TEGUCIGALPA, Honduras — Ousted Honduran President Manuel Zelaya gave U.S.-backed talks in Costa Rica until the end of Saturday to restore him to office, warning he would return to his country with or without an agreement.
Zelaya said he would return to Honduras in secret if no deal is reached by midnight and indicated that he would reject any power-sharing agreement, a proposal to be discussed during Saturday's talks.
He did not say what other steps he would take after the deadline, but his tough ultimatum on the eve of negotiations suggested there would be little room for compromise in a crisis that has became the latest test for democracy in Latin America.
Zelaya was toppled by June 28 military-backed coup and flown out of the country in his night clothes. The world has rallied around Zelaya to demand his reinstatement, but Honduras' interim leaders insist the coup was justified because Zelaya violated the constitution by pushing a referendum the Supreme Court had deemed illegal.
Earlier this week, Zelaya said Hondurans have a constitutional right to launch an insurrection against an illegitimate government. His foreign minister, Patricia Rodas, has said that if negotiations fail, Zelaya would return to Honduras to install a parallel government "to direct what I will call the final battle."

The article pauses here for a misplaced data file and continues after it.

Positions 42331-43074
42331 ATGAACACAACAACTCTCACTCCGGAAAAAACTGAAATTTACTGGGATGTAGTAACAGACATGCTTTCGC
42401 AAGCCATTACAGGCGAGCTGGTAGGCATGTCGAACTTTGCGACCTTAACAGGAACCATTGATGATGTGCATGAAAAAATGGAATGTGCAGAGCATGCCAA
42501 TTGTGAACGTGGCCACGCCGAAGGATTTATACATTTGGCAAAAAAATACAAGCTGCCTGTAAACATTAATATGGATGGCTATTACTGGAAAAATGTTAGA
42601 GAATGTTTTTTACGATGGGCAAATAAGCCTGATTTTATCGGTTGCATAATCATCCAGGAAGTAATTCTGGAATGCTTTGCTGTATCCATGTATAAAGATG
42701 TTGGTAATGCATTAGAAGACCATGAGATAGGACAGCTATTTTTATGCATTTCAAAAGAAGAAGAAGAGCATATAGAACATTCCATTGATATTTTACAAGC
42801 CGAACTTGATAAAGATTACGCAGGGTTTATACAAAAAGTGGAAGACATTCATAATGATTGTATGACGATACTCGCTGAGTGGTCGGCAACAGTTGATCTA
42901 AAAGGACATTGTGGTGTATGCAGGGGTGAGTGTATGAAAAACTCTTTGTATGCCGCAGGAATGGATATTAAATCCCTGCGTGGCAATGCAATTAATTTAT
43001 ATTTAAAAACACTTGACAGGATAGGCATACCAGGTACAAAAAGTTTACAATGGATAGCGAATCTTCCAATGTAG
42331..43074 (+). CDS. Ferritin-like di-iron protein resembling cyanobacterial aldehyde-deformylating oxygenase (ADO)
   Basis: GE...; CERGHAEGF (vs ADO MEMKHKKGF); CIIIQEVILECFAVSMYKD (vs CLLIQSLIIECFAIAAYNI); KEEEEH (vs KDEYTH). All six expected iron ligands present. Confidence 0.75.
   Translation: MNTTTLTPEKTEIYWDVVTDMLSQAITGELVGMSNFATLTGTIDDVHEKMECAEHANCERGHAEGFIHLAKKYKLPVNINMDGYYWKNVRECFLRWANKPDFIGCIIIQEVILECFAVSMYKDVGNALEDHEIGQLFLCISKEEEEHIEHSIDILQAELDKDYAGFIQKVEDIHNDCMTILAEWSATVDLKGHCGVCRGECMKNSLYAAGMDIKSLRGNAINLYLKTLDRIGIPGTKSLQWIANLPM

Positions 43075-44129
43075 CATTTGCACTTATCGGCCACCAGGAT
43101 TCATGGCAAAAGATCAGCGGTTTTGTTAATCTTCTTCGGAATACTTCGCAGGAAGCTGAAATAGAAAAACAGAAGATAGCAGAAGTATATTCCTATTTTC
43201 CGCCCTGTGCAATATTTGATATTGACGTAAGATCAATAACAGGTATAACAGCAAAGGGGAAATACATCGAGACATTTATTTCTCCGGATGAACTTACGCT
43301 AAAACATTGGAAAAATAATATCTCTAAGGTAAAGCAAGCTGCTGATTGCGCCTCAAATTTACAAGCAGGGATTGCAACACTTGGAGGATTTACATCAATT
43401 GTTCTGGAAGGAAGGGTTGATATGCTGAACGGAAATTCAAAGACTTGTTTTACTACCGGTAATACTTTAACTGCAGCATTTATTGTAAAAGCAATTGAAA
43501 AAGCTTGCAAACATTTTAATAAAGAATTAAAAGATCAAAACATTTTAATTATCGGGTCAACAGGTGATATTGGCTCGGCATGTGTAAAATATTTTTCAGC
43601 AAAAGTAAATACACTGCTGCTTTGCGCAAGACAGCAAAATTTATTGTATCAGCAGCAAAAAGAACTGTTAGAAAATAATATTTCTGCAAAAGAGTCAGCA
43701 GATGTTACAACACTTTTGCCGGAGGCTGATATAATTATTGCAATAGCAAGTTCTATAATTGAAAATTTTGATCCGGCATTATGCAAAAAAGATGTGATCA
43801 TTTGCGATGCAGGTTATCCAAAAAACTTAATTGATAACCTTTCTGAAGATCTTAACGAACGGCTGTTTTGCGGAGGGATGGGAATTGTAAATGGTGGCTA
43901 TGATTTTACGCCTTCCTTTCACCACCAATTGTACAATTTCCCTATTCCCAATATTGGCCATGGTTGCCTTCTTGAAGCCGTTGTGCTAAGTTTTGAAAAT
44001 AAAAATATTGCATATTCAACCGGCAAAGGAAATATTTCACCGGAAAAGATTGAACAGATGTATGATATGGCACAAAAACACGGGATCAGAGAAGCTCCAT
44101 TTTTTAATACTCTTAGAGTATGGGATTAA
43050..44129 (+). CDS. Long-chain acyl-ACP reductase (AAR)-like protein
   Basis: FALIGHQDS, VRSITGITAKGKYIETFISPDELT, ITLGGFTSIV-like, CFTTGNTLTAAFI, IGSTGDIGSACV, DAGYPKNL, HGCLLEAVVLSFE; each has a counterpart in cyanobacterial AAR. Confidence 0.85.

"Tomorrow at midnight is the deadline for the rebel government to abide by the resolutions of the U.N. and the OAS to restore me to power," Zelaya said Friday night at a news conference at the Honduran Embassy in Nicaragua, referring to demands by the United Nations and the Organization of American States that he be restored to the presidency. "If at that time, there is no resolution to that end, I will consider the negotiations in Costa Rica a failure."
The interim government of Roberto Micheletti has vowed to arrest Zelaya if he returns to Honduras. The military thwarted his last attempt to fly home by sending vehicles to block the runway, preventing his plane from landing in the Honduran capital, Tegucigalpa.
"I am going back to Honduras but I am not going to give you the date, hour or place, or say if I'm going to enter through land, air or sea," Zelaya said.
Zelaya also suggested he would reject a power-sharing deal in which he could return to serve out the remaining months of his term, but with limited powers. Costa Rican President Oscar Arias, the mediator, indicated the proposal would dominate talks. "I cannot accept a reward for the coup leaders because that would be an aberration," Zelaya said.
Zelaya's allies say the weekend talks may be the last chance to avert a clash, perhaps even civil war in the impoverished Central American country. Zelaya supporters have staged near daily protests demanding his return, including about 2,000 who blocked two highways connecting Tegucigalpa to the Caribbean and Pacific coasts for several hours Friday.
Arias, who won the Nobel Peace Prize in 1987 for helping to end Central America's wars, had appeared optimistic about a resolution earlier Friday, saying both camps have "softened, and I think we are going to find more flexibility." In the first round of talks the two sides agreed only to meet again.